Google announced that it is dropping Google Checkout in favor of its more smartphone-friendly Google Wallet service. Businesses relying on Google Checkout to process online payments will have six months to transition to another payment processor. The company says it has partnered with other online payment processors, namely Braintree, Shopify and Freshbooks, to offer discounted services for its Google Checkout merchants.

The much rumored "GBuy" service arrived in 2006 as Google Checkout, an online payment system akin to Ebay-owned PayPal. Shortly after its debut though, Ebay prohibited sellers from using Google Checkout under the premise of unproven reliability and maturity. Of course, fast forward several years later and Google's payment service remains banned from use on Ebay's site.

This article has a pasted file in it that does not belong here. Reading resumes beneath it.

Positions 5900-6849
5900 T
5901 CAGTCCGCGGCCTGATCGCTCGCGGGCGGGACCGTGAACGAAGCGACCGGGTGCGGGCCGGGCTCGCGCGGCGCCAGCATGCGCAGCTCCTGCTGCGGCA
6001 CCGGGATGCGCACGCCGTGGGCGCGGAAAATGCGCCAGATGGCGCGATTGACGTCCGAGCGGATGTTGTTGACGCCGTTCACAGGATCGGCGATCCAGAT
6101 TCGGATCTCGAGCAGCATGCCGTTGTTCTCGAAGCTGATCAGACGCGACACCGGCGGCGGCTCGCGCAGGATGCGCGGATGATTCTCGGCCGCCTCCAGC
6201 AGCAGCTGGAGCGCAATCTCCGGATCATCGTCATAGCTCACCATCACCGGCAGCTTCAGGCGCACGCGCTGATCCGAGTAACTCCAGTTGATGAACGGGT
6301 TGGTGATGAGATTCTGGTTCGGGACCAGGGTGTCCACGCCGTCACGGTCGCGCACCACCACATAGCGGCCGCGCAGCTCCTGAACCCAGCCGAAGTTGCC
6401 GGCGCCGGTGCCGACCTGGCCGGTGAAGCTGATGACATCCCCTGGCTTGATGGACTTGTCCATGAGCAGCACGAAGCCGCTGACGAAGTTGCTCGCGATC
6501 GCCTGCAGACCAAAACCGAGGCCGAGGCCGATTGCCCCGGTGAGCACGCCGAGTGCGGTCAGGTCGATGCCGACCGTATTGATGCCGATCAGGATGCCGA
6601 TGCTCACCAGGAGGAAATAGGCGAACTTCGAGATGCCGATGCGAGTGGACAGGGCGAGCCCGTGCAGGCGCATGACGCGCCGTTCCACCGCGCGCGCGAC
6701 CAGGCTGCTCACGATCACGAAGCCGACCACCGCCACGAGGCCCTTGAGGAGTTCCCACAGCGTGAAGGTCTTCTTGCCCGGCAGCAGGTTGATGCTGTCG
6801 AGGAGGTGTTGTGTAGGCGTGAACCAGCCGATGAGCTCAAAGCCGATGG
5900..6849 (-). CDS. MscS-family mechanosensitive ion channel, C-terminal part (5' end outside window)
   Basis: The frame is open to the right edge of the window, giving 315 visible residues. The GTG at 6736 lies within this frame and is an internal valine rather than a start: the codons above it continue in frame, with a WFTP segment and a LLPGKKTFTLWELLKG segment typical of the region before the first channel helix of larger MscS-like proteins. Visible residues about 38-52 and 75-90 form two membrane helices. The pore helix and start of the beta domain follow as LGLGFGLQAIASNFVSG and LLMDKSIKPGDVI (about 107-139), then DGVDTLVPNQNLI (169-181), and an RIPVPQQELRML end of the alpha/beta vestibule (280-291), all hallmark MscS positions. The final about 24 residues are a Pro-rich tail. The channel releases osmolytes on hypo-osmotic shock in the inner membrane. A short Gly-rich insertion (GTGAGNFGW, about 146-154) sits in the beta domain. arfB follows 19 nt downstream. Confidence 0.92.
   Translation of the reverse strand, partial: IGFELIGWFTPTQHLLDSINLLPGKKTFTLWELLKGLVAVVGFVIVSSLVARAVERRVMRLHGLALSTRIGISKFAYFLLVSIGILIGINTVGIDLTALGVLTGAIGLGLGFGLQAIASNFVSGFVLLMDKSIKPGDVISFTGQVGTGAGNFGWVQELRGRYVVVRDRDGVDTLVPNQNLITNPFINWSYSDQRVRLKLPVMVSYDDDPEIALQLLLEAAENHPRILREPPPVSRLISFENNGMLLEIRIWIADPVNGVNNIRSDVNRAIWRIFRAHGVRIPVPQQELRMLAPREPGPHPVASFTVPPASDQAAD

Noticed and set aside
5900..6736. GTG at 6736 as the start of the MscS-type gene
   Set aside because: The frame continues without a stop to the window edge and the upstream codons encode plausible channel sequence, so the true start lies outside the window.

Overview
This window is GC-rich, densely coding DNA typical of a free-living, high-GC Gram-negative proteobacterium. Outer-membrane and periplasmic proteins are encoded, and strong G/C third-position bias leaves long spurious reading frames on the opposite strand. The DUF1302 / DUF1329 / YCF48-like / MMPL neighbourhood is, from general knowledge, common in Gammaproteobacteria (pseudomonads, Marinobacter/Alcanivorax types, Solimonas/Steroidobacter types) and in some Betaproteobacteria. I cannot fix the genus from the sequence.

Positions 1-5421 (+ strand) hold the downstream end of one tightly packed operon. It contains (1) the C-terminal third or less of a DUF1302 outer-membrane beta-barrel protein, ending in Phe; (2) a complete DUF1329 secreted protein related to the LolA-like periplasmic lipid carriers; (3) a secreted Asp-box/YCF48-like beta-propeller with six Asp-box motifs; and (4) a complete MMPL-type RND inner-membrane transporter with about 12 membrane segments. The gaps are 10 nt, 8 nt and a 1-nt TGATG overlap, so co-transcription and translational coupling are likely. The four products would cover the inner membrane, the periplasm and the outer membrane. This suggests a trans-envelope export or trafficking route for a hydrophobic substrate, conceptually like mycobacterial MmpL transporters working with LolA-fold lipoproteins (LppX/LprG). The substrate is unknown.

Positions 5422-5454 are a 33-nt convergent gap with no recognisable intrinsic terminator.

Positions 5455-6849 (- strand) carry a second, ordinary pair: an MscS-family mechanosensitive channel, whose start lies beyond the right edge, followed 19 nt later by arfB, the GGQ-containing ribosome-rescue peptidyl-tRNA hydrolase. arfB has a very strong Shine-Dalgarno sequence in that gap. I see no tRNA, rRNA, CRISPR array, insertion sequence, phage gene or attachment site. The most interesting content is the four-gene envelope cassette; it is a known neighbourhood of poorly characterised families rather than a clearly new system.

For consumers, the move from Checkout to Wallet will be mostly irrelevant. For merchants though, some planning will be required.

Even though Google Checkout is slated to disappear November 20, 2013, merchants may still apply for Google Wallet's Instant Buy API -- a system which allows businesses to accept payments via Google Wallet. Unlike Google Checkout though, Instant Buy is not a standalone online payment processing solution. Rather, the Instant Buy API allows Google Wallet users to use their own payment methods (e.g. real credit cards) stored in their Google Wallet. Google acts as an intermediary, but merchants must still rely on third-party card processing gateways to make use of Google Wallet Instant Buy; access to the API itself though, remains free.

Developers accepting Google Checkout payments through any of Google's properties (e.g. Google Play, Chrome Web Store) will be automatically transitioned to Google Wallet.